Saturday 15 February 2014

The Fox and the Hare

At lunchtime on the 13th February, I was browsing Valentine's Day cards in a half-hearted attempt to find something for my husband. But when it comes to words of romance I tend towards the sarcastic end of the spectrum. I'm ok with jokes and silliness, but it's hard to convey depth of feeling with puns and rolling eyes. So I decided this year I wouldn't use words I'd use pictures.

On a whim, I decided to make him a cookie. And not ten minutes later, I had another whim. I decided to film the cookie being made. This cookie took a long time. A very long time! And so the film has ended up in two parts.

I had the idea for the fox and the hare from a variety of sources. As a child I loved the work of Kit Williams (I still do), and spent many hours pouring over his incredible creation Masquerade. There is a tranquil, surreal quality to his work, with a photorealism that makes his world slightly eerie. The buried golden hare waiting as long as it might take for a reader to unpuzzle the book is a haunting idea. It's hard to think of something that conveys patience and steadfastness as effectively as that hare.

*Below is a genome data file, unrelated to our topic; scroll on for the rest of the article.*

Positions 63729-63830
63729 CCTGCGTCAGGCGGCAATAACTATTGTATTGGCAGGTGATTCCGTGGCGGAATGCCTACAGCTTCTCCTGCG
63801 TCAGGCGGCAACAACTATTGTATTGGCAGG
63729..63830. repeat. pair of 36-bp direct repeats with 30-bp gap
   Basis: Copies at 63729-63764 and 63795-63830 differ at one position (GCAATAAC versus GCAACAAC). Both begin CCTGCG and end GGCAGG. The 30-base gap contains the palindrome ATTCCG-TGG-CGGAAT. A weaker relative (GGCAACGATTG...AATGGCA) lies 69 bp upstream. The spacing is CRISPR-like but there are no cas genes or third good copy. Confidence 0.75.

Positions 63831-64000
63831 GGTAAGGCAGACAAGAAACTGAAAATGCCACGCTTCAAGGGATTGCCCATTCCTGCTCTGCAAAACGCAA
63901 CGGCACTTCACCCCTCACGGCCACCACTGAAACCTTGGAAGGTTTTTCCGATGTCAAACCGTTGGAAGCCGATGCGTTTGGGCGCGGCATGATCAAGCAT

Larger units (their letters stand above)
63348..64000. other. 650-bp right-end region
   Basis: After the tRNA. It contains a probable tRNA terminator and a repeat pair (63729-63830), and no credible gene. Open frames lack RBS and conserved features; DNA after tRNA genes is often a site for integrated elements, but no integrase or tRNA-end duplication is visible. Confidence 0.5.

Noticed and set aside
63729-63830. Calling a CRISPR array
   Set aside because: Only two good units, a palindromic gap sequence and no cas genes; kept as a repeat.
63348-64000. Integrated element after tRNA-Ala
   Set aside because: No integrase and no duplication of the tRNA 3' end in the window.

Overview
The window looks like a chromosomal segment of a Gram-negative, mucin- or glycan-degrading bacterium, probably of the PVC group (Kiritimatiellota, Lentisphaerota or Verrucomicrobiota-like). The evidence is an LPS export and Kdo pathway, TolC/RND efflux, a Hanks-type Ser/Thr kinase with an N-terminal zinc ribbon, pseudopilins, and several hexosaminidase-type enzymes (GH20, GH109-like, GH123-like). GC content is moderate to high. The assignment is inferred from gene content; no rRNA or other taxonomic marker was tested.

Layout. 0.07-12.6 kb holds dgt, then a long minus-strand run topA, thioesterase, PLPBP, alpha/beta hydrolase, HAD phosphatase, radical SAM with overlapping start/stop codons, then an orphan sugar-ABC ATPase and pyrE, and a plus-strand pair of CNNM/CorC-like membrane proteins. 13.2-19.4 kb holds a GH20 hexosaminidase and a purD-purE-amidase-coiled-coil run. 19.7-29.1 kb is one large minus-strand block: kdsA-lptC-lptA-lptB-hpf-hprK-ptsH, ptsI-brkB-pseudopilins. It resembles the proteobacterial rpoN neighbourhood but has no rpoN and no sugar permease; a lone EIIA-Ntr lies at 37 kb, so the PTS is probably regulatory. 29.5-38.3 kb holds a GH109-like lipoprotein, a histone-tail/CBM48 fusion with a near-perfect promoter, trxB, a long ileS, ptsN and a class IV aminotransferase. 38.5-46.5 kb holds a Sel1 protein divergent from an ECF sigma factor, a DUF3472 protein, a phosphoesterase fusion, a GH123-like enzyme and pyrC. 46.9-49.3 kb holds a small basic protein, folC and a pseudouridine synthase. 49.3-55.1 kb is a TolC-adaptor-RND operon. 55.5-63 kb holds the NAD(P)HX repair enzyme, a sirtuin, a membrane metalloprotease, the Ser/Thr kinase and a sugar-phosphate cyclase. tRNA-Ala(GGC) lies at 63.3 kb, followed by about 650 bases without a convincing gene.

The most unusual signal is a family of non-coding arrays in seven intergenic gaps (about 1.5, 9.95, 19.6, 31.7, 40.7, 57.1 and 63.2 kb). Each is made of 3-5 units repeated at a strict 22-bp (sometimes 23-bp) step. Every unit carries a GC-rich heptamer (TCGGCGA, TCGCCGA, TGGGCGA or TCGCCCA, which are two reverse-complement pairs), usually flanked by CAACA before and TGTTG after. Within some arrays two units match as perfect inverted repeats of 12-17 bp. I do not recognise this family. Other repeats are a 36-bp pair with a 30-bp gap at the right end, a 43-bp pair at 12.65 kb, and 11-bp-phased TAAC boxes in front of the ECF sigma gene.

More recently the work of both Jackie Morris, author, illustrator and artist, and the artist Mister Finch have intrigued me. Both use hares and foxes as recurring motifs, and both seem to me to have that eerie, tranquil quality I loved as a child in Williams's work. In particular I came across Morris's The Space Between the Fox and the Hare, where visually the space between becomes a heart shape, and of course conveys something of that awful sentiment I refuse to commit to words on the 14th February... Morris often uses gold backgrounds to her paintings, and so would I. I sprayed the blank cookie with a mixture of gold and bronze edible lustre.

So I sketched the pair within the confines of a traditional Valentine's cookie, using their curled up shapes, and the fox's tail to create the heart shape I wanted, used the Camera Lucida ipad app to transfer the image to the actual cookie, and started piping.

Once the piping was dry, I used a mixture of edible paint and lustre dusts to add definition. I think I had some idea in mind of Williams's buried hare: tones of earth and gold.

In the end, as usual, I couldn't keep it secret and I made him open the box the same evening. So he still didn't get a token of lurve on Valentine's Day itself (see the sarcasm creeping in there?). I got him a chocolate orange instead.